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Andean biopirates strike again!

Indigenous peoples' and farmers' organizations from the Andes and the Amazon gathered at the offices of the Ecological Forum in Lima, Peru on 28 June 2002 to formally denounce US patents on maca, the high-altitude Andean plant (of the Cruciferae [mustard] family) that has been grown for centuries by indigenous peoples in the Puna highlands of Peru, both as a staple food crop and for medicinal purposes. Today, maca-based products are commonly promoted as natural enhancers of sexual function and fertility, and demand for maca is growing in the US, Europe and Japan. While maca exports have the potential to create new markets and income for Peruvian farmers, recent US patents related to maca may actually foreclose opportunity for the true innovators of the Andean crop.

"The Andean region is becoming known as the 'biopiracy capital' of the world. We are deeply offended by monopoly patents on our food crops and medicinal plants," said Efraín Zúñiga Molina of the Association of Maca Producers of Valle del Mantaro. "We've seen patents on ayahuasca, quinoa, yacon, the nuña popping bean, and now maca, " said Molina.

"These patents claim novel inventions, but everyone knows they are based on the traditional knowledge and resources of indigenous peoples," said Gladis Vila Pihue, a representative of the maca growers association, Department of Huancavelica (Peru).

The farmers are calling on two US companies to abandon their patents related to maca, and they are asking the Peruvian government and the World Intellectual Property Organization (WIPO) to investigate and condemn monopoly claims related to maca that appropriate indigenous knowledge of farming communities. (The Geneva-based WIPO promotes intellectual property as a means of protecting indigenous knowledge.)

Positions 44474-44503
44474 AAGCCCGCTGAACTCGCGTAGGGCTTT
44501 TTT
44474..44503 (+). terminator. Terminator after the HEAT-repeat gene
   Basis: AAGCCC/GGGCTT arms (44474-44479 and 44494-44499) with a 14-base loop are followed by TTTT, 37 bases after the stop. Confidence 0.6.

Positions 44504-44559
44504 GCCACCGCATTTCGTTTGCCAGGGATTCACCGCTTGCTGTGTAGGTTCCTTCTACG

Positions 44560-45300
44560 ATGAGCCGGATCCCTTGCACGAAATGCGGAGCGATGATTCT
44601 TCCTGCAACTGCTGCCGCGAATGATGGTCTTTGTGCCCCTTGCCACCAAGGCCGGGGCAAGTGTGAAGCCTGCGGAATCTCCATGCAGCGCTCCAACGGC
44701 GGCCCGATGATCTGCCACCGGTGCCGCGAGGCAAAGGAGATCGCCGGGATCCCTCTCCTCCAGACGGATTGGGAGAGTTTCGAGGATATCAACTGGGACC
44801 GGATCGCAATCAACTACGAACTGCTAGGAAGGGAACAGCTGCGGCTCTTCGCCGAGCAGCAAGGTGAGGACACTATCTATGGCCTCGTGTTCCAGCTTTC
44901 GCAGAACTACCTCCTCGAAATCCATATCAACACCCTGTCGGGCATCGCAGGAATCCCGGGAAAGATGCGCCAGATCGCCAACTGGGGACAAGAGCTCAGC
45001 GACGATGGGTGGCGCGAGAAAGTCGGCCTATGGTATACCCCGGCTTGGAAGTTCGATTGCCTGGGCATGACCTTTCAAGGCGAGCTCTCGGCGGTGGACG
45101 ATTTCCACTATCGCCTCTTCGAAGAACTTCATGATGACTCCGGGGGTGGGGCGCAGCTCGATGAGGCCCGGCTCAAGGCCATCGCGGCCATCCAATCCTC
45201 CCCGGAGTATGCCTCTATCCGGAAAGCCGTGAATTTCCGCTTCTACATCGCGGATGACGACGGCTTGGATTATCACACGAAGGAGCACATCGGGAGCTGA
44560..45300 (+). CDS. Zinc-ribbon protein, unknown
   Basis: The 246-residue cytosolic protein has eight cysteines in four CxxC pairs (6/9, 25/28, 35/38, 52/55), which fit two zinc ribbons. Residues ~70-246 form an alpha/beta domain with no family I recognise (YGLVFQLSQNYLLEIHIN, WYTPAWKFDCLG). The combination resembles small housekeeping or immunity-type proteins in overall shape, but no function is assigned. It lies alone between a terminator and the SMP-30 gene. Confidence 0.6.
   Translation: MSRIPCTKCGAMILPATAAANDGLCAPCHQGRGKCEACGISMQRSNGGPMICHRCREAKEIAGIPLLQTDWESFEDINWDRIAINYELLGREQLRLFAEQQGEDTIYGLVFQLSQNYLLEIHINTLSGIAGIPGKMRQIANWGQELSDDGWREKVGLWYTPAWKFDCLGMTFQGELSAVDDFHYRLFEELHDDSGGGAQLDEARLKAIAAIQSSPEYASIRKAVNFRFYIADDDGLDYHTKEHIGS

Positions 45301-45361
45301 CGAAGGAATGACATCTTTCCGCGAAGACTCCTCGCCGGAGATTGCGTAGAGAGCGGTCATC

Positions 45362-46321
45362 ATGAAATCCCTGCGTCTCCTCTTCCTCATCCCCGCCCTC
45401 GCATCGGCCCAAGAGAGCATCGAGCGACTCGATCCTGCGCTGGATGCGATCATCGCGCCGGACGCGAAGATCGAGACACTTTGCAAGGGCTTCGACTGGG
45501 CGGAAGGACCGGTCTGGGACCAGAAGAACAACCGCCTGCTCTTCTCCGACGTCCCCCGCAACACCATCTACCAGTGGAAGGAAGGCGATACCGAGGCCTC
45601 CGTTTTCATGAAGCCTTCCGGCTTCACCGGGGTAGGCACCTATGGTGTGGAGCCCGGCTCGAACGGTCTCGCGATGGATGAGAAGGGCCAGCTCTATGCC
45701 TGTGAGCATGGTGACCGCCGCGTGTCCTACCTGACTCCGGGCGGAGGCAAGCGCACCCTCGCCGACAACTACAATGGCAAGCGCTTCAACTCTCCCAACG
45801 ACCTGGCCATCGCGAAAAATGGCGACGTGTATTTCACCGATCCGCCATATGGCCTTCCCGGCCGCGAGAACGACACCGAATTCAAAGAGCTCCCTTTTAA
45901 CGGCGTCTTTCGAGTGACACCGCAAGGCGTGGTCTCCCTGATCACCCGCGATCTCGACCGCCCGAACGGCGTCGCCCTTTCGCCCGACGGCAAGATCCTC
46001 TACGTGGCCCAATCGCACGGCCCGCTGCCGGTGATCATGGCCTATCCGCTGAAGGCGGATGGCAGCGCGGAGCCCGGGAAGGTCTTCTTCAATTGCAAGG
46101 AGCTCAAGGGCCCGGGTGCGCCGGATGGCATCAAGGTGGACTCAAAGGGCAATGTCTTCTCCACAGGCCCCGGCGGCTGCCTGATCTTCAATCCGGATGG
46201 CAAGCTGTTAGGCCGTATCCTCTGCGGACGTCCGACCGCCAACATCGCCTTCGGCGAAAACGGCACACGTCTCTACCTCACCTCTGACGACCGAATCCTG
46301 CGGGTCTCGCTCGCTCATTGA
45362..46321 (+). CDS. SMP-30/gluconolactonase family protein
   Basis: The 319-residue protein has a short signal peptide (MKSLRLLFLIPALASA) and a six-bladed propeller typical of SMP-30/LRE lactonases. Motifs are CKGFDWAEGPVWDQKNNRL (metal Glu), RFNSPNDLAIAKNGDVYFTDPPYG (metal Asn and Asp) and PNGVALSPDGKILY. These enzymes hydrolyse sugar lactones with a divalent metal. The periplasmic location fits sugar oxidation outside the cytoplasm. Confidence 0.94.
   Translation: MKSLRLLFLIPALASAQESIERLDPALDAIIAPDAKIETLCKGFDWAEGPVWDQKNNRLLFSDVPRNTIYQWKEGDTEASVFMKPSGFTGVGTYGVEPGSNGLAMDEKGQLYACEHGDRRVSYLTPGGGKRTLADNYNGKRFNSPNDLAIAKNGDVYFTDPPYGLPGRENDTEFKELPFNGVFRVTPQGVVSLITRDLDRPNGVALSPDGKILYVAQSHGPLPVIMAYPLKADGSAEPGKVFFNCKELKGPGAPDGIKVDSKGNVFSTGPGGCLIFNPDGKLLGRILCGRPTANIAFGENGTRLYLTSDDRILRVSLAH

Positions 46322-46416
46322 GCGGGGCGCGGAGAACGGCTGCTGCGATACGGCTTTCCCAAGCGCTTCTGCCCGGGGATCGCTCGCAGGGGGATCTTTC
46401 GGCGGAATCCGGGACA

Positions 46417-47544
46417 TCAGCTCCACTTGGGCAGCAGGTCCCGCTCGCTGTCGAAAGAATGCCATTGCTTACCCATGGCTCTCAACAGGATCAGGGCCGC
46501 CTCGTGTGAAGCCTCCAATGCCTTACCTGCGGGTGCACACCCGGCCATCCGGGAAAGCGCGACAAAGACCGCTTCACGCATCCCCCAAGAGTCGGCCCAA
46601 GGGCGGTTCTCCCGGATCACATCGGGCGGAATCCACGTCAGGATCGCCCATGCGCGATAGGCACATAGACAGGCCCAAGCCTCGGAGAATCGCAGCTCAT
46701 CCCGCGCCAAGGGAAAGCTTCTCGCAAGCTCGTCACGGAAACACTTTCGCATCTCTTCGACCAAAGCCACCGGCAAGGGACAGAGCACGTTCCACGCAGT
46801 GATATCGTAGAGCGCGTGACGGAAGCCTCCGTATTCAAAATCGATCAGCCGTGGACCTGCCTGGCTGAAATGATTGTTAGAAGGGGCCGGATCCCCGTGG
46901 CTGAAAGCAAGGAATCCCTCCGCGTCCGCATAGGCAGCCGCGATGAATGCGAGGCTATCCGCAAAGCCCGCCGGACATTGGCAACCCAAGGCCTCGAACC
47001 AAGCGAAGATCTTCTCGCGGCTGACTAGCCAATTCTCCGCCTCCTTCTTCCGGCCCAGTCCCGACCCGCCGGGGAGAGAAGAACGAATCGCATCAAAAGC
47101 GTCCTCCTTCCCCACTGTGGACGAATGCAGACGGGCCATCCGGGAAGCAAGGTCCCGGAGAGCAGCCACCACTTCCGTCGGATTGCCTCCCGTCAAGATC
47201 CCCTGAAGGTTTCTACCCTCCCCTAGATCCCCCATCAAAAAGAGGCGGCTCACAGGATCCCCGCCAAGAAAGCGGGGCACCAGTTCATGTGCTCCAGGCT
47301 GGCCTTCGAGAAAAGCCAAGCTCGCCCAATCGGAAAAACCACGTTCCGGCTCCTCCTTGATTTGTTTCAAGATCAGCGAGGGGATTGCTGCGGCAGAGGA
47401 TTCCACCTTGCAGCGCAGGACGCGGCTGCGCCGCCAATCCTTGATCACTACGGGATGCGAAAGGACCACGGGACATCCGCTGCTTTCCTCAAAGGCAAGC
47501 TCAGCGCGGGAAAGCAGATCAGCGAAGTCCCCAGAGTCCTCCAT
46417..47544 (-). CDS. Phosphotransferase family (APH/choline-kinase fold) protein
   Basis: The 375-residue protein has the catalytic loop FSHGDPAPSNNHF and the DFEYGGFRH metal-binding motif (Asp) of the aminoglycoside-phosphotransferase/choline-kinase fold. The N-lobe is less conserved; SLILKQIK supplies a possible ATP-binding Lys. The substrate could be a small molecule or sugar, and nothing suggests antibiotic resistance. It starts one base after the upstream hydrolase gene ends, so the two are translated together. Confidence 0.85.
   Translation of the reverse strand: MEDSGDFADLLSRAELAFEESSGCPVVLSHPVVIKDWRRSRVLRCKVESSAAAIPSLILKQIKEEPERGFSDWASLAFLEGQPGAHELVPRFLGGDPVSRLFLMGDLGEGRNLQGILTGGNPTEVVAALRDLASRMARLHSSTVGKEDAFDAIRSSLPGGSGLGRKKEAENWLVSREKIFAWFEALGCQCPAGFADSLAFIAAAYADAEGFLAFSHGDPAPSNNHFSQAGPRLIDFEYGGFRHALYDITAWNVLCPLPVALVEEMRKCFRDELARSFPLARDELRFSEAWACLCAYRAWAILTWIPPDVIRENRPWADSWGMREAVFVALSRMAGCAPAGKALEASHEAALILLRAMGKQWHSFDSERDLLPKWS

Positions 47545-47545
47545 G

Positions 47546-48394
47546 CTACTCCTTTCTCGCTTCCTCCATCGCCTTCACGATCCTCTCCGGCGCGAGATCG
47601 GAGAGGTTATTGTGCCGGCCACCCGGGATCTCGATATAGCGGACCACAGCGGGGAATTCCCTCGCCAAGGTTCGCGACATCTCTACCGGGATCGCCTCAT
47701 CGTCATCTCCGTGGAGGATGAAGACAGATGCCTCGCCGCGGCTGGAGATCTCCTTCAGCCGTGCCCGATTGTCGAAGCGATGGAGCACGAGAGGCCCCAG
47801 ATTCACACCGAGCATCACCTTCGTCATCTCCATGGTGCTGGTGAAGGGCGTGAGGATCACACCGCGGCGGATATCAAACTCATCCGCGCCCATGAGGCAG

The coalition is also requesting that the Lima-based International Potato Center (CIP), as promoter and protector of maca seed, take action to prohibit intellectual property claims - not just on seeds and genetic material held in its gene bank, but also on traditional knowledge of indigenous communities. The groups are asking CIP to declare a moratorium on the patenting of all Andean crop germplasm and their genetic components, and indigenous knowledge related to these genetic materials.

CIP is one of 16 international research centers under the umbrella of the Consultative Group on International Agricultural Research (CGIAR), the public plant breeding network responsible for safeguarding crop genetic diversity. "We want to send a strong message that patenting indigenous knowledge is morally wrong and unacceptable," said Pedro Rivera Cea, Director of the CHIRAPAQ-RAAA (Red Alternativa de agricultura Agroecológica), an indigenous peoples' network based in Ayacucho (Peru). | alca | Plan Puebla-Panamá |